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Warren Buffett Is Making a Once-in-a-Generation Bet on 2 Stocks. Should You?

Motley Fool - Thu Apr 11, 4:50AM CDT

Like millions of Americans, I watched the moon eclipse the sun on Monday (which ironically stems from the phrase "moon's day"). The next full solar eclipse visible throughout much of the U.S. won't happen until 2045.

When such rare opportunities arise, take advantage of them. I think that's what Warren Buffett is doing -- from an investing perspective rather than an astronomical one. Buffett is making what could be a once-in-a-generation bet on two stocks.

Buffett's big bets

Over $29 billion of Berkshire Hathaway's portfolio is invested in two similar stocks. Chevron(NYSE: CVX) ranks as Berkshire's fifth-largest position. Occidental Petroleum(NYSE: OXY) comes in one spot behind it. Both companies are major oil and gas producers.

Buffett continues to scoop up shares of Chevron and Occidental. In the fourth quarter of 2023, he purchased only three stocks for Berkshire's portfolio. Both of these oil stocks were in the group. The obvious question is: Why?

Perhaps Buffett expects that oil prices will rise soon. Even if he does, though, I don't think that's the primary reason behind the aggressive buying of Chevron and Occidental. While Buffett's nickname is "the Oracle of Omaha," he knows he can't predict the future. He stated as much in his latest letter to Berkshire Hathaway shareholders, writing: "No one knows what oil prices will do over the next month, year, or decade."

Buffett is instead making a calculated bet on two things with his investments in Chevron and Oxy. First, he believes the demand for oil and gas will remain strong despite the increased use of renewable energy. Second, he thinks that carbon capture technology could be a game-changer. The former isn't a once-in-a-generation wager, but the latter is.

How much could these bets pay off?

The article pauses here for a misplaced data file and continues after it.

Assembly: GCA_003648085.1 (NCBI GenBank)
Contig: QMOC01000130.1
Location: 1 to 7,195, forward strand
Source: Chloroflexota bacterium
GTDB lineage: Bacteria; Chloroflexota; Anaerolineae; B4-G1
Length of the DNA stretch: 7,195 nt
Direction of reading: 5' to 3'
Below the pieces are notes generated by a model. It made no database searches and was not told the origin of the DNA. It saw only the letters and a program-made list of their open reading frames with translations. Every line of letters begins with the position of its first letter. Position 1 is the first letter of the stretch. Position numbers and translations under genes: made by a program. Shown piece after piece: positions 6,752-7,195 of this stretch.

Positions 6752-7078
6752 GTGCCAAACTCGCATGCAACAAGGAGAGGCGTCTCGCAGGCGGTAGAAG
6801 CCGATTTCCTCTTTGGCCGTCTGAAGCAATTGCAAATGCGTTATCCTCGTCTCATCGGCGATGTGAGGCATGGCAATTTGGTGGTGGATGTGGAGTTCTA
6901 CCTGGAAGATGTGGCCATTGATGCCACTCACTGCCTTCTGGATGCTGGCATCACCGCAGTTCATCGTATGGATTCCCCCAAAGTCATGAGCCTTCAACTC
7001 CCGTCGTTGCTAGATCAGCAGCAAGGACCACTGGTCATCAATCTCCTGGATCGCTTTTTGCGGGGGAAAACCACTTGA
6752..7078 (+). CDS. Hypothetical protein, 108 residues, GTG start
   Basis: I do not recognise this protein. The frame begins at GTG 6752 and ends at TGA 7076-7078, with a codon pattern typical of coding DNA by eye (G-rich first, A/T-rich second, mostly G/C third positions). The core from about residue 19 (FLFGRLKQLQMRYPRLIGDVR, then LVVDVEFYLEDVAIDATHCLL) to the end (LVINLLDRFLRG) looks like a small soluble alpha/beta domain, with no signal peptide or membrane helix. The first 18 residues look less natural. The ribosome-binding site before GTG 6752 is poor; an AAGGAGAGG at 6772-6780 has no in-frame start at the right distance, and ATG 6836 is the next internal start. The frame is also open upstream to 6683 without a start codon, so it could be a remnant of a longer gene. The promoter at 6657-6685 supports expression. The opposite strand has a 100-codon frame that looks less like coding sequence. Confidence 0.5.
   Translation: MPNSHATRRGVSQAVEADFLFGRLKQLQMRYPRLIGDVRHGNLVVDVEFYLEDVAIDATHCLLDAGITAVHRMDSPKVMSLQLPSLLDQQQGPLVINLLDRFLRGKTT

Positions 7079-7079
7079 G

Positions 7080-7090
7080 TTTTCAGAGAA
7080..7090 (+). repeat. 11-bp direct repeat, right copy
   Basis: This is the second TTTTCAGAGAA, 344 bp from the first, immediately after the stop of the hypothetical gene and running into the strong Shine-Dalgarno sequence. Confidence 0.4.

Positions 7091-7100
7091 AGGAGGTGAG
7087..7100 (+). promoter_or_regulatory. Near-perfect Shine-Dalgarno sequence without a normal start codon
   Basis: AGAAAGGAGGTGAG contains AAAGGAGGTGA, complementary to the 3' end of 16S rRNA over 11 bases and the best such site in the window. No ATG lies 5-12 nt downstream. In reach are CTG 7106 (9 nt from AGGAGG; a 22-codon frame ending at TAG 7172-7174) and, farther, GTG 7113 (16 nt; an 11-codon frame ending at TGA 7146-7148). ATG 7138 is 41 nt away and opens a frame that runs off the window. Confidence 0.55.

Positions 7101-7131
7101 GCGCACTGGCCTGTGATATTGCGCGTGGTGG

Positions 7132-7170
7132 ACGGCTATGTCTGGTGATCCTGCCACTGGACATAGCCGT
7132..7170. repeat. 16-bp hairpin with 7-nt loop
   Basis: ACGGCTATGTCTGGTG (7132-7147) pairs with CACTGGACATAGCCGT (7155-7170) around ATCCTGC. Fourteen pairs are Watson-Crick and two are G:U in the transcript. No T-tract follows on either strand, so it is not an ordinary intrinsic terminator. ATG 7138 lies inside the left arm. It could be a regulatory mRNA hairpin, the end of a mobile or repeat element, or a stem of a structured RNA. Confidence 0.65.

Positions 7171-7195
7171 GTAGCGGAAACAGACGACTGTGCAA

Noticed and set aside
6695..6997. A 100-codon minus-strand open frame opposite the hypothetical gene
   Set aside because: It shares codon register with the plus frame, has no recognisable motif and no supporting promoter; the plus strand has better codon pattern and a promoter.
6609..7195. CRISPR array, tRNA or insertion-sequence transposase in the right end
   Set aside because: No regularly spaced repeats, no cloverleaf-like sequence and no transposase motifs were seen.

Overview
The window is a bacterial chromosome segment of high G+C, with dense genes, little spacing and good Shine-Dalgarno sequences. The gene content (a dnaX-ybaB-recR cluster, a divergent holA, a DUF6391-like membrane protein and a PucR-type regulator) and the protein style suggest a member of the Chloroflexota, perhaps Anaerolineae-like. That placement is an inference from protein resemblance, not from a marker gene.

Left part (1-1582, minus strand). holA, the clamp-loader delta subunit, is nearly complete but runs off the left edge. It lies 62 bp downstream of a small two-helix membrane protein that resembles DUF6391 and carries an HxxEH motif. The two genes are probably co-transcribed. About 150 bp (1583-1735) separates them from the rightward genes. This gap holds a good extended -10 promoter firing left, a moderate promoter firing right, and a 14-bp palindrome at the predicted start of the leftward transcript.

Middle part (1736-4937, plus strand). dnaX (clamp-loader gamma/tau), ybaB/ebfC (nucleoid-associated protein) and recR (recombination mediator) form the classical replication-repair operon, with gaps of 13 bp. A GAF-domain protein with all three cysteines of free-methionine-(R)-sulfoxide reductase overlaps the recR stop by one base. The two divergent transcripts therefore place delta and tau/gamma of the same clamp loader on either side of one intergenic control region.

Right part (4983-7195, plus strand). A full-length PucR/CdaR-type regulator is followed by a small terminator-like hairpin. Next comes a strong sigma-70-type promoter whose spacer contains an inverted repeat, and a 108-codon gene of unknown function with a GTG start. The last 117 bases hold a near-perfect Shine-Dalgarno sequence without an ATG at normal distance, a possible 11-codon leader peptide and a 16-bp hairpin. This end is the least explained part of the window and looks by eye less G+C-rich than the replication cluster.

The idea behind carbon capture is that carbon dioxide emissions can be captured and stored. There are also some uses for carbon dioxide, including injecting it into oil fields to enhance oil recovery.

Occidental has trumpeted its investments in carbon capture and storage technology. In particular, the company is focusing on direct air capture, an approach where carbon dioxide is sucked from the atmosphere. Chevron is also investing heavily in carbon capture. The giant oil and gas producer hopes to capture 25 million metric tons of carbon dioxide annually by the end of this decade.

ExxonMobil projects that carbon capture and storage could be a $4 trillion business by 2050. Companies in industries such as cement production (the second-largest carbon dioxide emitter in the world) could pay big bucks to have their carbon emissions captured and stored underground.

But for Chevron, Occidental, and other oil companies, there's an even bigger prize: Staying in business indefinitely. Occidental CEO Vicki Hollub wants to sell oil that has net-zero carbon emissions. She told NPR last year: "If it's produced in the way I'm talking about, there's no reason not to produce oil and gas forever."

Should you buy Chevron and Occidental too?

If carbon capture achieves its potential, Buffett's big bets on Chevron and Occidental should pay off massively. Should you buy these stocks too?

Before you put your hard-earned money on the line, understand that carbon capture isn't a fully proven technology yet. It's possible that carbon capture won't be able to scale as much as needed to become the multi-trillion-dollar market ExxonMobil predicts.

That said, I think Chevron and Occidental are great stocks to buy for investors willing to take a chance on carbon capture. And while Buffett is right that no one can know for sure what oil prices will do, I won't be surprised if rising oil prices propel both of these stocks higher over the next few years.

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Keith Speights has positions in Berkshire Hathaway, Chevron, and ExxonMobil. The Motley Fool has positions in and recommends Berkshire Hathaway and Chevron. The Motley Fool recommends Occidental Petroleum. The Motley Fool has a disclosure policy.

Paid Post: Content produced by Motley Fool. The Globe and Mail was not involved, and material was not reviewed prior to publication.

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